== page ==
On another more local level, if we don’t talk about our abortions, we won’t fully understand how access to abortion services is a social good that has enabled and supported the status quo of our personal lives as we know them – the families we have, the jobs we hold, the communities we live in, the people we are, the lives we lead.

Until I had an abortion, I didn’t know how much I would thank myself for making the right choice for me.

I never regretted my decision. I didn’t go through an extensive period of emotional distress, grieving or loss for what might have been.

My deepest trauma stemmed from the stress of having to confront my own ignorance (a direct byproduct of a much larger, cultural ignorance) about what it would mean to have an abortion, what that would entail, and the stress of not knowing how people I love would respond to me.

But, of course, now I know. And I continue to be so confident that I made the right decision, that, if I had to, I would do it again.

In fact, I did.

But the second time was different.

By then, I didn’t feel compelled to talk to everyone about it because I already knew that abortion is familiar for a vast number of us, and I didn’t need the same kind of support to figure out what to do. I knew the time frame in which I needed to act to make it as easy as possible. I knew the questions to ask. I knew what to expect. I knew how to prepare.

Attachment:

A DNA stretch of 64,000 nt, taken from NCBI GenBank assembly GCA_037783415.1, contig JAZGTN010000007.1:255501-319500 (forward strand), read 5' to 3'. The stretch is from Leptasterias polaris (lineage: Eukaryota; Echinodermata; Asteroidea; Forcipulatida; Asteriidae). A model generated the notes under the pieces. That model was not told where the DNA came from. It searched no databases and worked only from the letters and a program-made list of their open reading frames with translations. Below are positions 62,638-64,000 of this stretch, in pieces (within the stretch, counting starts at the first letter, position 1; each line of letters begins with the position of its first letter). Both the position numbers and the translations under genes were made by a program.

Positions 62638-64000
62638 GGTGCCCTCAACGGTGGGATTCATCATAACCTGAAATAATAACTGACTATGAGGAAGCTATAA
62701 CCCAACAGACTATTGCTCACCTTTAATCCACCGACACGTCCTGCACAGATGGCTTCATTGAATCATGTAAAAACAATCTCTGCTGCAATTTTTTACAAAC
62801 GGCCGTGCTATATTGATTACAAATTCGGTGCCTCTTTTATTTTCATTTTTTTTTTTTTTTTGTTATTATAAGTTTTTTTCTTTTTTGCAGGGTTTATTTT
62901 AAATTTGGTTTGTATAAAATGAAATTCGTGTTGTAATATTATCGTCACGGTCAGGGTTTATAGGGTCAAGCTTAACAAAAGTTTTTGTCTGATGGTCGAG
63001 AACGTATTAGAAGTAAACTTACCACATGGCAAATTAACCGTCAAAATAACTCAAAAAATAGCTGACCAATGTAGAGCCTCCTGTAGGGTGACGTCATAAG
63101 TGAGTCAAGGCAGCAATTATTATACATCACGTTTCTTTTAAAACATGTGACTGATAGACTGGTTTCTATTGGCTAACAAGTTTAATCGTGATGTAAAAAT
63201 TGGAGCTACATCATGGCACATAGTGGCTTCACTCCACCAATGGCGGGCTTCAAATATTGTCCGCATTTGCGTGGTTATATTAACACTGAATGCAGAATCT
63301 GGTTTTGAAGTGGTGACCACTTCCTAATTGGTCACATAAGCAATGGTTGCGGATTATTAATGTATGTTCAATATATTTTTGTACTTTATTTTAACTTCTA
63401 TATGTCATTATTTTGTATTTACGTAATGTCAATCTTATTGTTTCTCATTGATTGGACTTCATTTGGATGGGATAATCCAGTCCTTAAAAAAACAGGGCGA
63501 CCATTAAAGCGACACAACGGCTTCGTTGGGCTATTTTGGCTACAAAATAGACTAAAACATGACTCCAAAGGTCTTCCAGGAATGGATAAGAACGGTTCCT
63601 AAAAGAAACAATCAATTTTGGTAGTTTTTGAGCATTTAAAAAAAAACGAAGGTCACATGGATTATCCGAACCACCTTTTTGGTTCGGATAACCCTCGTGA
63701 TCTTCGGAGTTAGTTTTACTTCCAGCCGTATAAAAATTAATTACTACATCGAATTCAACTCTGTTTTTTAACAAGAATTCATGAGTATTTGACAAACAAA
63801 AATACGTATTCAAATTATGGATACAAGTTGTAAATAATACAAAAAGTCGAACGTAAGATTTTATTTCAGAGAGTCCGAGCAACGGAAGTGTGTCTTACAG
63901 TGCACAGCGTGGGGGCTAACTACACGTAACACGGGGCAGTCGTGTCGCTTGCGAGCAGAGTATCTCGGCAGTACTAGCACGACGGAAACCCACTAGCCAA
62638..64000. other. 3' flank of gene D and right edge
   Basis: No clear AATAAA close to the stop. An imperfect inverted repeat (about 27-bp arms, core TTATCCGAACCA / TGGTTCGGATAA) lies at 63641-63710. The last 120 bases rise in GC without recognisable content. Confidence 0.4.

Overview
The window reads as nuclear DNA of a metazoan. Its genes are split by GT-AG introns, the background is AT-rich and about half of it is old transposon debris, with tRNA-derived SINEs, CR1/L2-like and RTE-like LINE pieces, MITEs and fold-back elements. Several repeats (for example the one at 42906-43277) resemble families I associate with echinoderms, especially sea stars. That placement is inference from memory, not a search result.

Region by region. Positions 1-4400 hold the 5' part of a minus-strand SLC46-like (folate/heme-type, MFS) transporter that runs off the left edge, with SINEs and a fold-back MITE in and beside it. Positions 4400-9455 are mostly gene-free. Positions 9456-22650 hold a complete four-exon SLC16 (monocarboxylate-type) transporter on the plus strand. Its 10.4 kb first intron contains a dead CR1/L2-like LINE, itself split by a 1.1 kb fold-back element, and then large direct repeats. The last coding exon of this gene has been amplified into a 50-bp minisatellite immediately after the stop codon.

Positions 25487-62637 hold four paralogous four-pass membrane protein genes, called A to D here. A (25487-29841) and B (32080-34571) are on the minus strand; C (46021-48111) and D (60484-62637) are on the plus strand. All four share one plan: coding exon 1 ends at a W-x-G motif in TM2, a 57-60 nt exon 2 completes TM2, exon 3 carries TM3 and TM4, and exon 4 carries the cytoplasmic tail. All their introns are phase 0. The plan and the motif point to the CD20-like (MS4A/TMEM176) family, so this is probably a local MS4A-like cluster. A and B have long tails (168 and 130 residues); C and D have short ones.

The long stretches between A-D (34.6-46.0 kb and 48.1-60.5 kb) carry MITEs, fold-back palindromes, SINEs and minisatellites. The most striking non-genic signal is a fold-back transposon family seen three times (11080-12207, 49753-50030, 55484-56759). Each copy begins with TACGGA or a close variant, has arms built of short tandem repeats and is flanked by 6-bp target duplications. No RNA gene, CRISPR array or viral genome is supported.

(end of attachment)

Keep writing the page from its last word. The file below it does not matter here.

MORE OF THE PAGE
And I knew where to go.

I went to my local Planned Parenthood in my current town.

Myself and those closest to me are far better off because of those decisions. My life has continued, just as it has, with love, joy, pride, and confidence. Without regret or a burden of shame.

And it’s in large part thanks to all those who dedicate their time, resources, lives, and careers to support and defend abortion providers like Planned Parenthood, who have fought for decades to protect our right to choose our own paths and make life as we know it possible.

So, from the deepest place in my heart and the hearts of so many others, thank you.

*A version of this post was originally delivered in February 2017 at a rally to support Planned Parenthood.

7 thoughts on “Ask Me About My Abortion. Then Ask the People Closest to You.

  1. Pingback: Positive Philosophy & Feminist Friendship – My work over the past several years | Cori Wong, Ph.D.

  2. Pingback: Abortion Story #272: Cori’s story – ROAR

  3. Pingback: Maria Bamford Is My Muse Out of This Black Hole | Cori Wong, Ph.D.

  4. Pingback: My Abortion Story: Part I | Cori Wong, Ph.D.

  5. I respect and admire your sharing this. I had two friends who nearly died in the late 1960s from illegal abortions, one in Mexico and one in Chicago. You captured so much of the raw reality of the difficulty of decision-making on this matter, and i thank you.